Use this URL to cite or link to this record in EThOS: http://ethos.bl.uk/OrderDetails.do?uin=uk.bl.ethos.411508
Title: Governing the shipyards : Europeanisation and the German shipbuilding industry
Author: Seevaratnam, Vijayakala
ISNI:       0000 0001 3392 4400
Awarding Body: London School of Economics and Political Science
Current Institution: London School of Economics and Political Science (University of London)
Date of Award: 2004
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Abstract:
This thesis examines processes of Europeanisation in the German shipbuilding industry between 1980 and 2002. In particular, it analyses the impact of European Union (EU) shipbuilding policy on German shipbuilding policy and German public and private actors. The thesis argues that the specific salient features of the shipbuilding industry are decisive in explaining what drives Europeanisation in the German shipbuilding industry in terms of the response of private actors. Their reaction to EU policy is inextricably linked to that of the public actors. Accordingly, the thesis highlights the interactive nature of the Europeanisation processes with which domestic public and private actors are involved. Thus, it argues that the analysis of 'EU action' and 'German reaction' in the field of shipbuilding needs to consider the impact of German public actors' responses to EU shipbuilding policy on those of domestic private actors, and vice versa. The response of German public actors - the Federal and Land governments - is analysed in terms of German shipbuilding policy content and institutional developments. German shipbuilding policy is shown to meet and exceed EU shipbuilding policy requirements. The impact of EU shipbuilding policy on private actors - German shipbuilding firms and the German shipbuilding association - is explored in terms of their interest representation activities and the shipbuilding projects for which they seek state support. German shipbuilding firms look increasingly to the EU as the channel through which to air their concerns and further their interests. Such a response is based on the realisation that the EU is able to secure benefits that the domestic governments cannot provide. Empirical analysis also shows that German shipbuilding firms have engaged in shipbuilding projects of the type encouraged by EU policy. This thesis suggests that Europeanisation processes are contingent and differentiated and due attention should be paid to various sets of domestic actors.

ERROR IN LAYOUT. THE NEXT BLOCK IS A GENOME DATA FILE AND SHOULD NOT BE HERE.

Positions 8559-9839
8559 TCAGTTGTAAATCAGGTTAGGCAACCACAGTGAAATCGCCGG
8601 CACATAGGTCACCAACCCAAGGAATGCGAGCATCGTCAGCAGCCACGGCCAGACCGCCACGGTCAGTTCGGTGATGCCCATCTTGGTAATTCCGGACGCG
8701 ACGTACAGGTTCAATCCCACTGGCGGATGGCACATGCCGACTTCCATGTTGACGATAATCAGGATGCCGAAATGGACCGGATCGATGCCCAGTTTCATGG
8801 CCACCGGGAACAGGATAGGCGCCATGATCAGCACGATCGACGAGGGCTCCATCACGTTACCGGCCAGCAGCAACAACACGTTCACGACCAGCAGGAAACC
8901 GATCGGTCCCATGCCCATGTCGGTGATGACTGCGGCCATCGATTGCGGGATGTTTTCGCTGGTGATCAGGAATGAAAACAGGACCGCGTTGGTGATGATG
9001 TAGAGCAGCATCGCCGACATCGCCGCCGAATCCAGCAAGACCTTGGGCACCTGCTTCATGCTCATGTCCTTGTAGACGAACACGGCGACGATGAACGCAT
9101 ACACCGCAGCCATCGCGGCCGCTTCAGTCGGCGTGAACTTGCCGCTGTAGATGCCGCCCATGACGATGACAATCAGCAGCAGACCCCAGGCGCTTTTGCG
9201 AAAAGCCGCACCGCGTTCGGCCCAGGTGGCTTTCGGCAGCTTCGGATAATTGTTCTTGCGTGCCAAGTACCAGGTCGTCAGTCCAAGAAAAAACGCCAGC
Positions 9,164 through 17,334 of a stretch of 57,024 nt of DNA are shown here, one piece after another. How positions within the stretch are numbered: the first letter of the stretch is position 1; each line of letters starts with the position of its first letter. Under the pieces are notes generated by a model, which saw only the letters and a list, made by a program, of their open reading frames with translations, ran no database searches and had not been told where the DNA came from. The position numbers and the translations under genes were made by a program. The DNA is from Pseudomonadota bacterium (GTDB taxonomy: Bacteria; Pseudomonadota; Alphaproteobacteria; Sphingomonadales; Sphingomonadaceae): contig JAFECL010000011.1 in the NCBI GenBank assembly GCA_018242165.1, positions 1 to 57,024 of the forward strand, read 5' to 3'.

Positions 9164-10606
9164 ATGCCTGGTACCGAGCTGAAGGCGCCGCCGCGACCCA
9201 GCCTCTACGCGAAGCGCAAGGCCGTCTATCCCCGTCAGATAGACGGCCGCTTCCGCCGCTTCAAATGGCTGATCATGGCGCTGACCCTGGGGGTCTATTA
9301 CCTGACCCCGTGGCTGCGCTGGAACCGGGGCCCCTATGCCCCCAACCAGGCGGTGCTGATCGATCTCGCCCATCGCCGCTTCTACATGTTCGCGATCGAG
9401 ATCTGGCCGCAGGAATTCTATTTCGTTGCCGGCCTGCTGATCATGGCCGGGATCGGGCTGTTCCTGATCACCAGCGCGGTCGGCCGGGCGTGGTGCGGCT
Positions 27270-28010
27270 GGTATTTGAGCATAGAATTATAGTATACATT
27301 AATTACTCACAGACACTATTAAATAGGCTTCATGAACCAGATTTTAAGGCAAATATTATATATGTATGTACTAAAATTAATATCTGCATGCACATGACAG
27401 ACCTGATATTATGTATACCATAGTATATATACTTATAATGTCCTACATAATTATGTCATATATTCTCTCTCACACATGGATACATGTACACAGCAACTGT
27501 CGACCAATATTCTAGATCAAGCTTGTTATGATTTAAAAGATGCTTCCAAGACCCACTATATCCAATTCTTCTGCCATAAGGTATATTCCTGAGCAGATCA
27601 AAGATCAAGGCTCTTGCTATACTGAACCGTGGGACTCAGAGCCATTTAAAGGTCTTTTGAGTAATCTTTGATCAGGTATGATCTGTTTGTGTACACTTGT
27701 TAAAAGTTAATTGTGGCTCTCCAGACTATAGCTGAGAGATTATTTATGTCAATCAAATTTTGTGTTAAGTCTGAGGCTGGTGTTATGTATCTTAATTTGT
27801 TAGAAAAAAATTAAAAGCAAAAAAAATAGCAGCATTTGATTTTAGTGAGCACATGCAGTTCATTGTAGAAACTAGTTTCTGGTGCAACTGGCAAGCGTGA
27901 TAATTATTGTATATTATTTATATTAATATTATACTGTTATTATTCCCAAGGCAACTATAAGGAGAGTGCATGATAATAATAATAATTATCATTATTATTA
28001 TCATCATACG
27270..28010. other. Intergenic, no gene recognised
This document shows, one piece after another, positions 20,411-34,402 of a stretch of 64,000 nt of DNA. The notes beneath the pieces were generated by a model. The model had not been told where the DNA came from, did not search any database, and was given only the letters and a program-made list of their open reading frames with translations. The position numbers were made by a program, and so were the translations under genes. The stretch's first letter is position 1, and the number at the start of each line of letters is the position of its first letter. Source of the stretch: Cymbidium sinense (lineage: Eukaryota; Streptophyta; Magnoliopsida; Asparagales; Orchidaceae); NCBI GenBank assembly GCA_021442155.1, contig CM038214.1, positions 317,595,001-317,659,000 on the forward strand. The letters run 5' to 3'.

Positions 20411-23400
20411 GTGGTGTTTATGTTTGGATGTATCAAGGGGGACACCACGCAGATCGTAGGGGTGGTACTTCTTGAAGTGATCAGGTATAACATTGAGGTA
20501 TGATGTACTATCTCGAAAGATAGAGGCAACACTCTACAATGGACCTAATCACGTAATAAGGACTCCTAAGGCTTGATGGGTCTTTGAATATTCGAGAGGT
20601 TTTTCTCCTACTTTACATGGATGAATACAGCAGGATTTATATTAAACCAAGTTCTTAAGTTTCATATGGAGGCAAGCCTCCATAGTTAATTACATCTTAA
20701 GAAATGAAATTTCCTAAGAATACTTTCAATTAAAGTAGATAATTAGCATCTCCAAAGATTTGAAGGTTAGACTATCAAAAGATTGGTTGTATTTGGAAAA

Supervisor: Not available Sponsor: Not available
Qualification Name: Thesis (Ph.D.) Qualification Level: Doctoral
EThOS ID: uk.bl.ethos.411508  DOI: Not available
Keywords: null Shipbuilding industry Government policy Germany
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